The Booz-Allen Test supplemented the earlier Supreme Court decision in Sukanya HoldingsPrivate Ltd. v. Jayesh H. Pandya and Another where it held that where claims cannot be bifurcated into arbitrable and non-arbitrable claims and if a non-arbitrable claim exists, the arbitrable claim cannot be arbitrated as well.
The Booz-Allen Test of arbitrability was examined by the Supreme Court in the context ofallegations of fraud in A. Ayyasamy v. A. Paramasivam and Otherswhere it held that, if the jurisdiction of the ordinary civil court is excluded by the conferment of exclusive jurisdiction on a specified/special court or tribunal then such a dispute would not becapable of resolution by arbitration as a matter of public policy. Further, in Ayyasamy, theSupreme Court had ruled that mere allegations of fraud, which touch upon the internal affairs of the party and has no implication in the public domain, cannot oust the jurisdiction of anarbitral tribunal. However, serious allegations of fraud would render the dispute non-arbitrablewhich would have to be adjudicated only by a court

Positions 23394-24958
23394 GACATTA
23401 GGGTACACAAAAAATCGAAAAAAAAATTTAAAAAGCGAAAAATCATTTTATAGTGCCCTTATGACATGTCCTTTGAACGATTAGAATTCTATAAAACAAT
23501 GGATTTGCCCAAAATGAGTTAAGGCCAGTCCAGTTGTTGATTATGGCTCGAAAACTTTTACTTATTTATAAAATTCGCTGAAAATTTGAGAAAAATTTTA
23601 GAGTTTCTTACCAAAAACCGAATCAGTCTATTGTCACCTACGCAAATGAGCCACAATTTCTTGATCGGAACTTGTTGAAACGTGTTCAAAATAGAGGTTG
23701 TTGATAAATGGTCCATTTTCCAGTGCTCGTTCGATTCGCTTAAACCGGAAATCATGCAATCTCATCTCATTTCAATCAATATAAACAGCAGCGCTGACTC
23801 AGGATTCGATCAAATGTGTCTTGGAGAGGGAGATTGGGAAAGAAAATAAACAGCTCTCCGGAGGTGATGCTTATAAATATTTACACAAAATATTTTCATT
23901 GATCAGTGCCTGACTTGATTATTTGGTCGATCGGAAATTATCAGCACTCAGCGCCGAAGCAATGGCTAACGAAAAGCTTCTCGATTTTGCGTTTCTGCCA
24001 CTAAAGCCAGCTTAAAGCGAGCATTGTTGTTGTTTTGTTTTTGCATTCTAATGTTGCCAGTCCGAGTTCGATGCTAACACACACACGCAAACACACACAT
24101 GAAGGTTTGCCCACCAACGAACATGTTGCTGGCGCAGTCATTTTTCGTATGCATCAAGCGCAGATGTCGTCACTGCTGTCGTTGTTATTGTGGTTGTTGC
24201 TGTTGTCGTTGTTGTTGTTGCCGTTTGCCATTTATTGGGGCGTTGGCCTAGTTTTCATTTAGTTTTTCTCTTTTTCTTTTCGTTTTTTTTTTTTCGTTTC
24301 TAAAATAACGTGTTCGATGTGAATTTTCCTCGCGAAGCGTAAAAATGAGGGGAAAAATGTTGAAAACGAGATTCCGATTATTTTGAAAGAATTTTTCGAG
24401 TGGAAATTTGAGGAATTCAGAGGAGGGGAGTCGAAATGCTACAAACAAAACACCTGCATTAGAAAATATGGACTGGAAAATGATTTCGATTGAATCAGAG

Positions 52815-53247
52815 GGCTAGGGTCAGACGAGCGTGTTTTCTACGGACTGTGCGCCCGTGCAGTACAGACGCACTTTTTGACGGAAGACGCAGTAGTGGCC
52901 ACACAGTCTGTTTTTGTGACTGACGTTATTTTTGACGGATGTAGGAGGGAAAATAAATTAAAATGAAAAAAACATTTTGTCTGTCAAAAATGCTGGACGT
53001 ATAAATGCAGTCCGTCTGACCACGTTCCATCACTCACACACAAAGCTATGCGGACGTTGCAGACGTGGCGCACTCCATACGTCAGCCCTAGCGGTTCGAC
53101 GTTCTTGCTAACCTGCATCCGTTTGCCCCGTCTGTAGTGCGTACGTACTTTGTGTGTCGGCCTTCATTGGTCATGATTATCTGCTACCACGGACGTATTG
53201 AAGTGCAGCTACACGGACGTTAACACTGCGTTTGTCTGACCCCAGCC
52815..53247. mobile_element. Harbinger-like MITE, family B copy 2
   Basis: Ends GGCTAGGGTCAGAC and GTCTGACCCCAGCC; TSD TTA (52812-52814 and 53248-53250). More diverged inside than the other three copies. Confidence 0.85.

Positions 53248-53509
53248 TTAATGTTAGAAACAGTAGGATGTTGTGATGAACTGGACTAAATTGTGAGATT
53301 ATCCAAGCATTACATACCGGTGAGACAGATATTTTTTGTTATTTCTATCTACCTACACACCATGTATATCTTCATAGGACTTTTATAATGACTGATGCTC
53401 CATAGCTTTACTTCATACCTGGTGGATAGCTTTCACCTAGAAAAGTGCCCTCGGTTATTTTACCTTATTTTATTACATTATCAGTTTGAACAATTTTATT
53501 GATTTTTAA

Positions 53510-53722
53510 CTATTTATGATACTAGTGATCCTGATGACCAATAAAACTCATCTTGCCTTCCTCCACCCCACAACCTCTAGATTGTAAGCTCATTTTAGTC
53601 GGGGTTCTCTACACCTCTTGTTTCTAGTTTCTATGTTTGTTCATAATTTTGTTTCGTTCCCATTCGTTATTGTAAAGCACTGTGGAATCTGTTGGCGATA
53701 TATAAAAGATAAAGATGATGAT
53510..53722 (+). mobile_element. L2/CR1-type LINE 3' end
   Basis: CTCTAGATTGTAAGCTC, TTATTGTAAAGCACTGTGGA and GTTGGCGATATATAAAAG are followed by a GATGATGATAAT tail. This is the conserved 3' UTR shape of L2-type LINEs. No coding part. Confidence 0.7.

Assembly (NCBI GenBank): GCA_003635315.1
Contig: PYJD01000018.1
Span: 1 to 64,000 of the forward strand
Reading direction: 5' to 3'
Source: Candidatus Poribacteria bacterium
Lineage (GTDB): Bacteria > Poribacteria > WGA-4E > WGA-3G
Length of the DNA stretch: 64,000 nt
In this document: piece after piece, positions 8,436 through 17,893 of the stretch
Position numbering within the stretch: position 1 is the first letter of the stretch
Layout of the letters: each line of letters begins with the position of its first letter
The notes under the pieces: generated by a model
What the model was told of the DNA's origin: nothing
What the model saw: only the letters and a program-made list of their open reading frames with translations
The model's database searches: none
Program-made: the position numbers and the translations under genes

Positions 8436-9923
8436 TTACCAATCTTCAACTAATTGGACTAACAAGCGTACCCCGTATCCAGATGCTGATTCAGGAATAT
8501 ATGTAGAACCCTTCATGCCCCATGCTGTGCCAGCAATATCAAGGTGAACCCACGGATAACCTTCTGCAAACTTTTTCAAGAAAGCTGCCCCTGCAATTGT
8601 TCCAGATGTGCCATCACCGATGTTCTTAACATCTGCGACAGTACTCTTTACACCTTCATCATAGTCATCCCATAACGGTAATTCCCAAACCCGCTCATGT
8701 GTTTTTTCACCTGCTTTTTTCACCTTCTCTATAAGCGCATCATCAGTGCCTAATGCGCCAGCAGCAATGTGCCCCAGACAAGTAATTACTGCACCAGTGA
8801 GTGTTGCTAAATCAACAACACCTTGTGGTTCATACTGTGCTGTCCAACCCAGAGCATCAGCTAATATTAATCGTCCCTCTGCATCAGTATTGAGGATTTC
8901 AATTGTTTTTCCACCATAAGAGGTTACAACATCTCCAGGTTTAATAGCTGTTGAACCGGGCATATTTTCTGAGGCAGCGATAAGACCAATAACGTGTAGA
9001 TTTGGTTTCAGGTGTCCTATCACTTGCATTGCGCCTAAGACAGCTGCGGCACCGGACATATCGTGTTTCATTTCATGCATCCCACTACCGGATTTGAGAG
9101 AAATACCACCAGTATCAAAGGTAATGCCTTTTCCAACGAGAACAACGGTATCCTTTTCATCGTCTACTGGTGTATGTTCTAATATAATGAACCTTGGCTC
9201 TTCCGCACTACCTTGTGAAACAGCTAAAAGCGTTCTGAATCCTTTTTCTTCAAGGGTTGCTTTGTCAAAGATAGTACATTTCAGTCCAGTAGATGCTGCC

M/s Dharmaratnakara Rai Bahadur v. M/s Bhaskar Raju & Brothers
The Court held that when a lease deed or any other instrument is relied upon as containing the arbitration agreement, the Court is required to consider at the outset, whether the document is properly stamped or not. If the instrument is not properly stamped, it should be impounded and the Court cannot act upon such a document or the arbitration clause therein.
The Supreme Court further clarified that a court’s power to intervene under the Arbitration Act is only limited to an examination of prima facie validity of the arbitration agreement. The Supreme Court’s interpretation on the permitted scope of interference by courts in deciding arbitrability is also notable and offers clear guidance to courts while deciding this question.